But where is the sword of Bonapartism? Hindenburg retained only his marshal's baton, a toy for old men. After his not very inspiring experience in the war, Papen returned to civilian life. The sword, however, appeared in the person of General Schleicher. [x] He is precisely the man who must now be regarded as the core of the Bonapartist combination. And this is no accident. In rising above parties and parliament, the government has shrunk to a bureaucratic apparatus. The most effective part of this apparatus unquestionably is the Reichswehr. It is not surprising, then, that Schleicher emerged behind Hindenburg and Papen. There is a lot of talk in the papers that from the seclusion of his headquarters the general carefully set the stage for the events. That may be. Much more important, however, is the fact that the general course of the events set the stage for a general.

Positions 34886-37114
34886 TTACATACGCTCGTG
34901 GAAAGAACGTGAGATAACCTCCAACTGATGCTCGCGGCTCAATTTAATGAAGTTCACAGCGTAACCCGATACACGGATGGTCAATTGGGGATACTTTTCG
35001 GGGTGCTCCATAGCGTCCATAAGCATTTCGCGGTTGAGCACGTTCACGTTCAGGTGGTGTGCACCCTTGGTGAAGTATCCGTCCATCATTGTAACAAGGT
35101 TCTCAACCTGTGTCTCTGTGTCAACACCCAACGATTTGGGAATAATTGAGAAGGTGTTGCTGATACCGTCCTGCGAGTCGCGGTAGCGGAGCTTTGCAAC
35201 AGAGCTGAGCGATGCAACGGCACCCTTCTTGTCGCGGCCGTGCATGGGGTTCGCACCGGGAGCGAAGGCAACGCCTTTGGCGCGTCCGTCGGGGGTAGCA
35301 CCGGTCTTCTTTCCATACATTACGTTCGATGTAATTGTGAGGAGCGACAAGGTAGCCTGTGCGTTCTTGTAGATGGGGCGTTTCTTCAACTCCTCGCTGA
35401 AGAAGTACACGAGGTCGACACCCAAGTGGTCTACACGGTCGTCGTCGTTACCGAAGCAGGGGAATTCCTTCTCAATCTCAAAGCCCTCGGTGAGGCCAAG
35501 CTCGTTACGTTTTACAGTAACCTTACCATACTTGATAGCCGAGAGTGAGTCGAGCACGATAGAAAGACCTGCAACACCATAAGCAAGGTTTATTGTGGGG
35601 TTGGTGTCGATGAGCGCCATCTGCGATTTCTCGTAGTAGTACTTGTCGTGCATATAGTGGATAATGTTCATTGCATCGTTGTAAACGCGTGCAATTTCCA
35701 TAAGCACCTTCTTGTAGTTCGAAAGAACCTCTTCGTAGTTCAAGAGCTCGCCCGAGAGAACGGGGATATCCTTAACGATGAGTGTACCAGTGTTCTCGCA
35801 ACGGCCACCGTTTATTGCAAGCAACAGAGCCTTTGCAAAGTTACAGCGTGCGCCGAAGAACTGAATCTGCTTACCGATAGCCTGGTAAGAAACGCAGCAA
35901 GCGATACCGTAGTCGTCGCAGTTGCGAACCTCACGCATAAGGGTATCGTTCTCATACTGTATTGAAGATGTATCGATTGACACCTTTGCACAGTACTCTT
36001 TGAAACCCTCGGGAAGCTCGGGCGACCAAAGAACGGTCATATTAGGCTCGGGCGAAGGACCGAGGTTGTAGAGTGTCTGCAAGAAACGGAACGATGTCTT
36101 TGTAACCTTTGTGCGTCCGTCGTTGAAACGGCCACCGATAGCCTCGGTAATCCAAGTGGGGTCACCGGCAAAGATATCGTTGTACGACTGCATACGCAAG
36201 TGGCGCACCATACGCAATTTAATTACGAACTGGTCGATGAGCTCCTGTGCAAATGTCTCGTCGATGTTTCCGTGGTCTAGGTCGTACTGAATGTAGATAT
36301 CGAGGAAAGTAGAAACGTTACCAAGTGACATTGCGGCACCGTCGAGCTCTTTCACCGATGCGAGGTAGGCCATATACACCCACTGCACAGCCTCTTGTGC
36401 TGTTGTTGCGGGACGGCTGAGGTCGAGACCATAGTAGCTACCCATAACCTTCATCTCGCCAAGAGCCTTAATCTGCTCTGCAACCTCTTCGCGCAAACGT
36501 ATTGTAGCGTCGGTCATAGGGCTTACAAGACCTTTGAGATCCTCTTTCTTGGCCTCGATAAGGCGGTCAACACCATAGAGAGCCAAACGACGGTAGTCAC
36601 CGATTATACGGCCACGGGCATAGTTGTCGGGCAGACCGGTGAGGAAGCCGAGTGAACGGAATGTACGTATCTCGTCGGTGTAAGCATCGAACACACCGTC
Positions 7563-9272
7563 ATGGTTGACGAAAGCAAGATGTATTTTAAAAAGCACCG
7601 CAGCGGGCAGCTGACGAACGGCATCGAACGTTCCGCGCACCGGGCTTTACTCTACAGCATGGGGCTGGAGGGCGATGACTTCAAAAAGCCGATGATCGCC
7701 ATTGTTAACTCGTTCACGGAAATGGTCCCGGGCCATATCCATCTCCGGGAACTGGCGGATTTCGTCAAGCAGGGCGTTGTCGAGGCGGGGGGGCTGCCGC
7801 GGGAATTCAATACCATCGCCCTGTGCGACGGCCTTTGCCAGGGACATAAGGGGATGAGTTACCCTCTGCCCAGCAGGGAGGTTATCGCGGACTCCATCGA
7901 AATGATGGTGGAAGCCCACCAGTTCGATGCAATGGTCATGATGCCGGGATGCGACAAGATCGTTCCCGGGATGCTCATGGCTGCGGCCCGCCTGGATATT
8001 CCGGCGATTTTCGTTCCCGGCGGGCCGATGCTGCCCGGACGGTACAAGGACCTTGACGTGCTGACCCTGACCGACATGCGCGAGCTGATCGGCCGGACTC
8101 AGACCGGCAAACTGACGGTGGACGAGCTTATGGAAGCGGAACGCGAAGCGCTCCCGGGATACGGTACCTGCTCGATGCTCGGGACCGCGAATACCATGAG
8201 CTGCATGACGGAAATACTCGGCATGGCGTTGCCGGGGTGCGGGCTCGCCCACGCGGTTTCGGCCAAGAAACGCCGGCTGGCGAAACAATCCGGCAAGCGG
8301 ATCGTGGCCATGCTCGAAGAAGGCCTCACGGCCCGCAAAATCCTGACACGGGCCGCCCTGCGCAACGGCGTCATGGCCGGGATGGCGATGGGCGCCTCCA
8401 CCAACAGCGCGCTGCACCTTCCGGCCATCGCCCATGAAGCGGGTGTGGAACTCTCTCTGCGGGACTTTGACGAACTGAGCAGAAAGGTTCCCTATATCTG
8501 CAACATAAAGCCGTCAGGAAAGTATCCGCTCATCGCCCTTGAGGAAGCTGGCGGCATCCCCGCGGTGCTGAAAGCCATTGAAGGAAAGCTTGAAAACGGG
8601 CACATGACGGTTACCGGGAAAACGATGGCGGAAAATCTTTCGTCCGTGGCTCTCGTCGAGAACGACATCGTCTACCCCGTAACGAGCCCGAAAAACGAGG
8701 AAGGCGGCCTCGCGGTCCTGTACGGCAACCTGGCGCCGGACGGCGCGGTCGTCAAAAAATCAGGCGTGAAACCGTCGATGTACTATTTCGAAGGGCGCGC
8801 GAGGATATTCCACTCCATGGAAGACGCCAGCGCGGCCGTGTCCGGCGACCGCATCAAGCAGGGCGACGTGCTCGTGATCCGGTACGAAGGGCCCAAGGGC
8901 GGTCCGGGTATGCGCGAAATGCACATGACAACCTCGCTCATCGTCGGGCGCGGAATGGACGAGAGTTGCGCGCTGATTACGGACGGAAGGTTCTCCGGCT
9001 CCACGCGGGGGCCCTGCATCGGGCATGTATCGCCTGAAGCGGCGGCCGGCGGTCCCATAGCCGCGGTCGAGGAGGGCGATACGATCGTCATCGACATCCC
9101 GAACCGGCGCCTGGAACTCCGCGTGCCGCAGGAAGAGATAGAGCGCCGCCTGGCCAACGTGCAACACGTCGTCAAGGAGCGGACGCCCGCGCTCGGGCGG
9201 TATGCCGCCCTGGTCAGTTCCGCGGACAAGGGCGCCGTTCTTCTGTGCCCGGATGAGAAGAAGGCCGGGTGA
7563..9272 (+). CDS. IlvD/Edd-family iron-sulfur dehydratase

The author is removed from the, scene of events, by a considerable distance moreover. This makes it difficult to follow the day-to-day twists and turns. However, I would like to think that these unfavorable geographical conditions cannot hinder me from taking account of the fundamental relationship of forces, which in the last analysis determines the general course of events.